Nov. 15 (Bloomberg) -- Chile’s peso dropped to a three-week low as concern Europe’s economy may deteriorate spurred investors to pare higher-yielding assets.
The peso fell 1.4 percent to 509.56 pesos per U.S. dollar, from 502.5 yesterday. It has weakened 8.2 percent this year, the second-worst performance among six Latin American currencies after Mexico’s peso.
The yield on Spain’s 5.5 percent 10-year bonds rose 23 basis points to 6.30 percent today, the highest since July, after the country’s financing costs surged in an auction of debt. Data showed investor confidence in Germany, the largest economy in the euro zone, fell to a three-year low on concern the region’s debt crisis will push the country into recession.
“The peso is still under pressure because the risk factors remain intact,” said Katia Diaz, an economist at 4Cast Inc. in New York. “It is playing catch-up a bit because copper fell yesterday after the peso had closed. Italian yields are rising and Spanish yields have started rising too, and meanwhile there’s no support for the peso from the commodities market.”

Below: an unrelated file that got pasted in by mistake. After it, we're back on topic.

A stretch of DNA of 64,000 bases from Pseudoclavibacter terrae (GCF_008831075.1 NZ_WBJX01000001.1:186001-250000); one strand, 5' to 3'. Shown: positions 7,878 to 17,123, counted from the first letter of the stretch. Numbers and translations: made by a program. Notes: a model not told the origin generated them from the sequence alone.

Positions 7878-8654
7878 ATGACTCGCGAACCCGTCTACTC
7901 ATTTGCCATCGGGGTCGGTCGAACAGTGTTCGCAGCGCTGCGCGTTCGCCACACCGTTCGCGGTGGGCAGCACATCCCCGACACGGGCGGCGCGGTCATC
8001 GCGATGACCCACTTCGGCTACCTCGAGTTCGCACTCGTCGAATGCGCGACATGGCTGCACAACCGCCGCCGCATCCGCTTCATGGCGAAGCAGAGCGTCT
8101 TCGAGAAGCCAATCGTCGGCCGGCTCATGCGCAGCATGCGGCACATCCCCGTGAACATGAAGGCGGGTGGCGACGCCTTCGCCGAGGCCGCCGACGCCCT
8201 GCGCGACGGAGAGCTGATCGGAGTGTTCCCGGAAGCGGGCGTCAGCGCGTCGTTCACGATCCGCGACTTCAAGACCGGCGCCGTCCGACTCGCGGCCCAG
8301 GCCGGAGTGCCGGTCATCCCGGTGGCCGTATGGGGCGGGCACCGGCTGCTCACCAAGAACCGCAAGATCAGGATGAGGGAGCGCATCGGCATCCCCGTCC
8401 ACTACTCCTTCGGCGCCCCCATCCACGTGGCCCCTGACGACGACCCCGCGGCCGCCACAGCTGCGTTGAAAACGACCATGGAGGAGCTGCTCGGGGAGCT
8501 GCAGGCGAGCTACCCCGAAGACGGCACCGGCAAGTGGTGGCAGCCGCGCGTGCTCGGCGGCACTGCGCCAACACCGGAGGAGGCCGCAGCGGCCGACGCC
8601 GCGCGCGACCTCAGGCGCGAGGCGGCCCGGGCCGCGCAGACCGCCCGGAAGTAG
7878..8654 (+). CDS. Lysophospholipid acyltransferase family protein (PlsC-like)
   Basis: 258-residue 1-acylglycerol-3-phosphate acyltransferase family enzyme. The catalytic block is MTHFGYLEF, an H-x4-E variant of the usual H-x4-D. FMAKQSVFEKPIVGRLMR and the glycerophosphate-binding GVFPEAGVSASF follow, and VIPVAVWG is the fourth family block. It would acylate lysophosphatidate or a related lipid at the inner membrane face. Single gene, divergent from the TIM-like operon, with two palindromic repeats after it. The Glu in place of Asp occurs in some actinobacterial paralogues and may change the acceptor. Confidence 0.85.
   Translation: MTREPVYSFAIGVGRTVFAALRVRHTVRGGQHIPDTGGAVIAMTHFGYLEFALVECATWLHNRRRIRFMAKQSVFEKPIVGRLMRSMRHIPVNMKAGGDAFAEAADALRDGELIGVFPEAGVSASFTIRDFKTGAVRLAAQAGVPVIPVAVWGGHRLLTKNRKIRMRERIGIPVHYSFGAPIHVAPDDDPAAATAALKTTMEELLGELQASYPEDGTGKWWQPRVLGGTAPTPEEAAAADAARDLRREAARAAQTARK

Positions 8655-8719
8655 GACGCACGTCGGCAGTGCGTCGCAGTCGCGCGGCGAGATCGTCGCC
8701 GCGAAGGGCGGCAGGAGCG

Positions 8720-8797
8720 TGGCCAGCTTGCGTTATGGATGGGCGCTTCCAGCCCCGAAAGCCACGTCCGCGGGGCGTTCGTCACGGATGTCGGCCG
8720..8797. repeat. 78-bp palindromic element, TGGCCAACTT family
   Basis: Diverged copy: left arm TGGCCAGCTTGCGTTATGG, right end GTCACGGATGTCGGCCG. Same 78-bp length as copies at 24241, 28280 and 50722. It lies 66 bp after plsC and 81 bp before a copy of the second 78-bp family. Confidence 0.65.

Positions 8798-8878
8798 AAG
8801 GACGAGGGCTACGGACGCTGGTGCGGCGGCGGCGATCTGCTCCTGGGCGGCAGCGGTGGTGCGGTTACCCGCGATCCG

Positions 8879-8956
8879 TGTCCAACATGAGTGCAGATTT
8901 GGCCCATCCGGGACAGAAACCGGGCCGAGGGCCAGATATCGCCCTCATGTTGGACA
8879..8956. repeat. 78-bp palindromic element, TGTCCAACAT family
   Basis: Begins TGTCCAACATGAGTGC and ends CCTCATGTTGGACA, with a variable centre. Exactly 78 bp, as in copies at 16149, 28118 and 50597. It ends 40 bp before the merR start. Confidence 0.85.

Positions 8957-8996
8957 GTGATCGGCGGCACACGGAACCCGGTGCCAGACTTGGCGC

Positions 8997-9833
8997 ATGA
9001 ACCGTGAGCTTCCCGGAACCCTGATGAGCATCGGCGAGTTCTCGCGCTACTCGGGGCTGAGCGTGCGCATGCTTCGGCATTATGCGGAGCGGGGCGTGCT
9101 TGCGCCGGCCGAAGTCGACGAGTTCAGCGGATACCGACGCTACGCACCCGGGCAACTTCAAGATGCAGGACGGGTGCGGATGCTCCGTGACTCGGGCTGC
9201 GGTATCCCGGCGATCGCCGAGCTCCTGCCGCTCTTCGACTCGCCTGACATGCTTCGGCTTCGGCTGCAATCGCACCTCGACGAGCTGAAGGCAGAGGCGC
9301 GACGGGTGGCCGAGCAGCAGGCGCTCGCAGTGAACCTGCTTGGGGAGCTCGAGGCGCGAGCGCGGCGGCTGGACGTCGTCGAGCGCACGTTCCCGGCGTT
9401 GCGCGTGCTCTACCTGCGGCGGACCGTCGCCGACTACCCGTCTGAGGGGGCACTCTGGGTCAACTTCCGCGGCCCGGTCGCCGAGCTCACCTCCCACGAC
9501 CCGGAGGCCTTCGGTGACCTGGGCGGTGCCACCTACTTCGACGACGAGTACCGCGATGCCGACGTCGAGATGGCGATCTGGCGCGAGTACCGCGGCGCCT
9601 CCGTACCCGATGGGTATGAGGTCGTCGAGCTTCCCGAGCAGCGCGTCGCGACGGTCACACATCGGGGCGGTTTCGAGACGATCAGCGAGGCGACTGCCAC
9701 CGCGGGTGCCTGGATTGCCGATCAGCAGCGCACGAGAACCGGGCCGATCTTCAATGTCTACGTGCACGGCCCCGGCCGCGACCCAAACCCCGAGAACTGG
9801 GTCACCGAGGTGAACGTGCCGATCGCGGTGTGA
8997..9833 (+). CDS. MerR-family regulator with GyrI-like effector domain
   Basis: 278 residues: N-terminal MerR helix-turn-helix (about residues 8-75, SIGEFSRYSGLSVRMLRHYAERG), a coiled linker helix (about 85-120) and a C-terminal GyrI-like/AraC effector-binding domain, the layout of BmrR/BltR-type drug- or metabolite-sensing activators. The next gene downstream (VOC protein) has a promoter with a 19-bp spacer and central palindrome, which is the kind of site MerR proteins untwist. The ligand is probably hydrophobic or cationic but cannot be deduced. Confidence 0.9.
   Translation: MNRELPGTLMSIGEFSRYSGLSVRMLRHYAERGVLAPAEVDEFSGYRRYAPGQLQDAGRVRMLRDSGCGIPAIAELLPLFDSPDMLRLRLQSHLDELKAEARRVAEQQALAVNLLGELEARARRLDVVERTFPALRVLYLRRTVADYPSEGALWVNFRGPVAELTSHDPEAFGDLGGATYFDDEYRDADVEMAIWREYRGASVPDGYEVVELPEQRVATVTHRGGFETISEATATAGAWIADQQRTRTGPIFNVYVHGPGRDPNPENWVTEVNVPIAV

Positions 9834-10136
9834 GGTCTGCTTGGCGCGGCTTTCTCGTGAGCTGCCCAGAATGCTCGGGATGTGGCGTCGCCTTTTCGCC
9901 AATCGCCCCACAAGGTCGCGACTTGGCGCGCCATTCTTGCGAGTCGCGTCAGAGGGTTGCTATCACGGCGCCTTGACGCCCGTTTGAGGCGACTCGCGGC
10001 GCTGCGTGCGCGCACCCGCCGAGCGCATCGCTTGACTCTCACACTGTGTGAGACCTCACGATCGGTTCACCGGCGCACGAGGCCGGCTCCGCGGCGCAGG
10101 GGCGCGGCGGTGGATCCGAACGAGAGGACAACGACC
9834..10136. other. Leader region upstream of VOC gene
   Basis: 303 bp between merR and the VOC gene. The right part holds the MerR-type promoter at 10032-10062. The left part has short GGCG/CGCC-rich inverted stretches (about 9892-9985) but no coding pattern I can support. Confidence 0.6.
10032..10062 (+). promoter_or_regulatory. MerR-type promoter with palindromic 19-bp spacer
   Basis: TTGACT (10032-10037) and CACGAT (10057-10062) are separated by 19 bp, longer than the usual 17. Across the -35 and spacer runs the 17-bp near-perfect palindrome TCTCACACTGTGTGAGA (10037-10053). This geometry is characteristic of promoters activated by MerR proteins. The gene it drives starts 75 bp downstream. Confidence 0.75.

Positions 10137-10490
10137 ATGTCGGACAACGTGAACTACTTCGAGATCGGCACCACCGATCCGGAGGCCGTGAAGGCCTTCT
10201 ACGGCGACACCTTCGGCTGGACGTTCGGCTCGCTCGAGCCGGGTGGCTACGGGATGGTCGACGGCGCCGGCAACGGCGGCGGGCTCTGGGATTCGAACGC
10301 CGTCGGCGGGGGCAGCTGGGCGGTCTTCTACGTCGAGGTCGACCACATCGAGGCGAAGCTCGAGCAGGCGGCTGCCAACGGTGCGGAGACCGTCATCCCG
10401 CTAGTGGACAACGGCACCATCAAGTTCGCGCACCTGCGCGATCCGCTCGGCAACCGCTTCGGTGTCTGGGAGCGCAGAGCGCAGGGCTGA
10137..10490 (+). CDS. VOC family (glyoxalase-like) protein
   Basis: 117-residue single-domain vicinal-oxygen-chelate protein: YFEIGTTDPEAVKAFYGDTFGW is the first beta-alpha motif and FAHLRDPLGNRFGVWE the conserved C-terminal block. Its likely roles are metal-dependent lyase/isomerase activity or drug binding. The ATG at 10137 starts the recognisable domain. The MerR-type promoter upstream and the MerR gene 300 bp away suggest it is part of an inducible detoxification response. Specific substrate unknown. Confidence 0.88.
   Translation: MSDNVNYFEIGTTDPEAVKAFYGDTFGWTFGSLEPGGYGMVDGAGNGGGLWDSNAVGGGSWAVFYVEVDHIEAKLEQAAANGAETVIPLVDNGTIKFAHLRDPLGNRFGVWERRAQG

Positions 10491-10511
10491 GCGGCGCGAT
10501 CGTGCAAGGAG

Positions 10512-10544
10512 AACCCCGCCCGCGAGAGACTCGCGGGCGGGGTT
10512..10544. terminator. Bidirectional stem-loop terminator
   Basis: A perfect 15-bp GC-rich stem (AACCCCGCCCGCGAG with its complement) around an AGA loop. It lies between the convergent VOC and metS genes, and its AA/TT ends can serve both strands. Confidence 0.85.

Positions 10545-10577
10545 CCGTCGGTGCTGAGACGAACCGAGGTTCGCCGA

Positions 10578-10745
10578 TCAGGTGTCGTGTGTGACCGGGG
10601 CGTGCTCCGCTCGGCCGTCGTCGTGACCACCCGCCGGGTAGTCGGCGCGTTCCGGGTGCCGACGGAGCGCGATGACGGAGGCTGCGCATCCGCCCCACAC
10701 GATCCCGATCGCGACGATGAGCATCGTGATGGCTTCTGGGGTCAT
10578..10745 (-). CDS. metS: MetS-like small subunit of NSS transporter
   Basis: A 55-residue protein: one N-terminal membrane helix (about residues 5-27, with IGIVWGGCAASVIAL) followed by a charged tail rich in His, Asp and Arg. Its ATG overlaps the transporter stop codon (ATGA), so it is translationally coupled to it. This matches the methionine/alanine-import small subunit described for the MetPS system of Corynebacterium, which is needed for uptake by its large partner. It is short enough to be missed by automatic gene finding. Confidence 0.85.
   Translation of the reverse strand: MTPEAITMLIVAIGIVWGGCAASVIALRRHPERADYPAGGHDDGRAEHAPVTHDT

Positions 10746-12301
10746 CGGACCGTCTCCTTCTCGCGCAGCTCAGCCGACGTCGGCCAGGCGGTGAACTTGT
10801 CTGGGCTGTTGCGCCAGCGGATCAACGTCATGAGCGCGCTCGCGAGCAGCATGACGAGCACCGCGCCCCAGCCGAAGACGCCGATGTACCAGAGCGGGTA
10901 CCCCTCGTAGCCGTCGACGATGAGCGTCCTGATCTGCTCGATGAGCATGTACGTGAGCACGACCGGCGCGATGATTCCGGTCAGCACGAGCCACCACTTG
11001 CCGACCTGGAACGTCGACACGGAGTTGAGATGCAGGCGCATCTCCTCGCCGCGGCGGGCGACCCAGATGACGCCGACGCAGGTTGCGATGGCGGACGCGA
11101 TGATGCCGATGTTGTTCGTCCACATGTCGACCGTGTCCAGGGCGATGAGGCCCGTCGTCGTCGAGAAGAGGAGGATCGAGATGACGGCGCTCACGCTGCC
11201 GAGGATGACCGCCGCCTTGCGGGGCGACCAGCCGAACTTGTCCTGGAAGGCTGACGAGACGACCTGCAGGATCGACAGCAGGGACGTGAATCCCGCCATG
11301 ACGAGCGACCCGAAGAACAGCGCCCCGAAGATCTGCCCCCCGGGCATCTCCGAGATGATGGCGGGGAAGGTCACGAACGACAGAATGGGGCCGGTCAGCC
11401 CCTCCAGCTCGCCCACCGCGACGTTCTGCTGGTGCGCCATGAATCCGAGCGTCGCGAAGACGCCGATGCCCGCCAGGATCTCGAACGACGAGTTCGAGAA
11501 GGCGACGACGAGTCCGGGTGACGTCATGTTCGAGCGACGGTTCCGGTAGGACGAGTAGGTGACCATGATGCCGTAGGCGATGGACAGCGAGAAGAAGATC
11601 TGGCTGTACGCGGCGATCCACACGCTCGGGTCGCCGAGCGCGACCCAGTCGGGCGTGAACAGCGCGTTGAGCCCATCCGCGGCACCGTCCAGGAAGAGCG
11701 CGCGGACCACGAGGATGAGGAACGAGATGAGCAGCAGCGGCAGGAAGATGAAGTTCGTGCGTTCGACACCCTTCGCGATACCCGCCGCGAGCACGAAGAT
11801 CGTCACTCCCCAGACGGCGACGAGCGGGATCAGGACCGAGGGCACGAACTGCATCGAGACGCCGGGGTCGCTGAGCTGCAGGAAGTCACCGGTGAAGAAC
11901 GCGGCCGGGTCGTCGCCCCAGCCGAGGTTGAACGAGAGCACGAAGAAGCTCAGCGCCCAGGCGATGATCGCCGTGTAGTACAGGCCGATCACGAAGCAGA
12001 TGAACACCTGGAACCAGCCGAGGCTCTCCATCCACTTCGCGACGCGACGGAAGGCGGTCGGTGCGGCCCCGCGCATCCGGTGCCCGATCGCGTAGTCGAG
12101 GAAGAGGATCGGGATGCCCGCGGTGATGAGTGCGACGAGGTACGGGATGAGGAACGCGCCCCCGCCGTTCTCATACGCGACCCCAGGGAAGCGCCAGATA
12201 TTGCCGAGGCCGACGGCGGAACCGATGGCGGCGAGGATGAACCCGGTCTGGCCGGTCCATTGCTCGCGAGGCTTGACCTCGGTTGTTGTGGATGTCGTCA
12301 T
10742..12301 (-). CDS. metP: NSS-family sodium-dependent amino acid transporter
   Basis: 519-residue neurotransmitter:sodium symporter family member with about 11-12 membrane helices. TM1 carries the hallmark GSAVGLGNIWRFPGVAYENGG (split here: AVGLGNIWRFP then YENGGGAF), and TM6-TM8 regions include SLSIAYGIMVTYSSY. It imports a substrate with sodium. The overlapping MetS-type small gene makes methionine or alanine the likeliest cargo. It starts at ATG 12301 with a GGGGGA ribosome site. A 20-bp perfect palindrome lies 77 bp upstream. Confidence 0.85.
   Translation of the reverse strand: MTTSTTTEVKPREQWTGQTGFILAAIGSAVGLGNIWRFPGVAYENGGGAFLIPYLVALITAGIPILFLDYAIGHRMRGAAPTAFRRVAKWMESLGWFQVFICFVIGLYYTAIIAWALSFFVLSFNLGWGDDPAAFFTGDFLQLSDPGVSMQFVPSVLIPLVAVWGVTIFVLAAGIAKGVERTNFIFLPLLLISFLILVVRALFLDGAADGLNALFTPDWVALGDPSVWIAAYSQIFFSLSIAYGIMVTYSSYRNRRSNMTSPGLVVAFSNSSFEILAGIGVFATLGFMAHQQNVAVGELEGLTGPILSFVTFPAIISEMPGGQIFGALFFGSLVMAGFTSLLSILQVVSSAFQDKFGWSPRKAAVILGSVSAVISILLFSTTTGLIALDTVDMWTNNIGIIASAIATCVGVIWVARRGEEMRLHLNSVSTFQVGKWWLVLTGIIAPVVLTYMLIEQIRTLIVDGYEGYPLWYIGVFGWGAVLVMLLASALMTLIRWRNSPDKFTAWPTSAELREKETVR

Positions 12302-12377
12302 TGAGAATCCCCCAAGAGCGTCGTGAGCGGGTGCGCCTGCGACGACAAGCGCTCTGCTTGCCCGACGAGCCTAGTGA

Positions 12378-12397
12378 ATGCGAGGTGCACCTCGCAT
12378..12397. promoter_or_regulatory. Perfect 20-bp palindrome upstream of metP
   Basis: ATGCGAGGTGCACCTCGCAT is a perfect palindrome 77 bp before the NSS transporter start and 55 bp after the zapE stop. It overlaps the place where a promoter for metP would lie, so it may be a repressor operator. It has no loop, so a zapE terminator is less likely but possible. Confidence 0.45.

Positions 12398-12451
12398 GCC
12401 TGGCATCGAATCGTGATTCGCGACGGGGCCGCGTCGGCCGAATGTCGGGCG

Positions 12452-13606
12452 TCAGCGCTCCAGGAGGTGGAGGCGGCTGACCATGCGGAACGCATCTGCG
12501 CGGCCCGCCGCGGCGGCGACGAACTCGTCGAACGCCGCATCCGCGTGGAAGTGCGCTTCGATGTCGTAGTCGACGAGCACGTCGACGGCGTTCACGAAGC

Chile’s peso tracks the price of copper, which accounts for more than half of the nation’s exports. Copper for March delivery slid as much as 1 percent on the Comex in New York today. Over the last three weeks the 120-day correlation between the Chilean peso and copper, used in cars and homes, has been the strongest since at least 1998, according to Bloomberg data.
Offshore investors in the Chilean peso forwards market reduced their net short position in the currency versus the dollar to $5 billion on Nov. 12 from $5.1 billion a day earlier, according to central bank data.
Interest-rate swap yields slid before a central bank meeting today at which policy makers will hold the benchmark interest rate at 5.25 percent, according to all 16 economists in a Bloomberg survey. The one-year interest-rate swap yield dropped eight basis points to 4.61 percent. The two-year swap rate fell six basis points to 4.5 percent.
The peso’s sharp decline “could be some positioning ahead of the meeting today,” said Flavia Cattan-Naslausky, a currency strategist at RBS Securities Inc. in Stamford, Connecticut.
--Editors: Glenn J. Kalinoski, Richard Richtmyer
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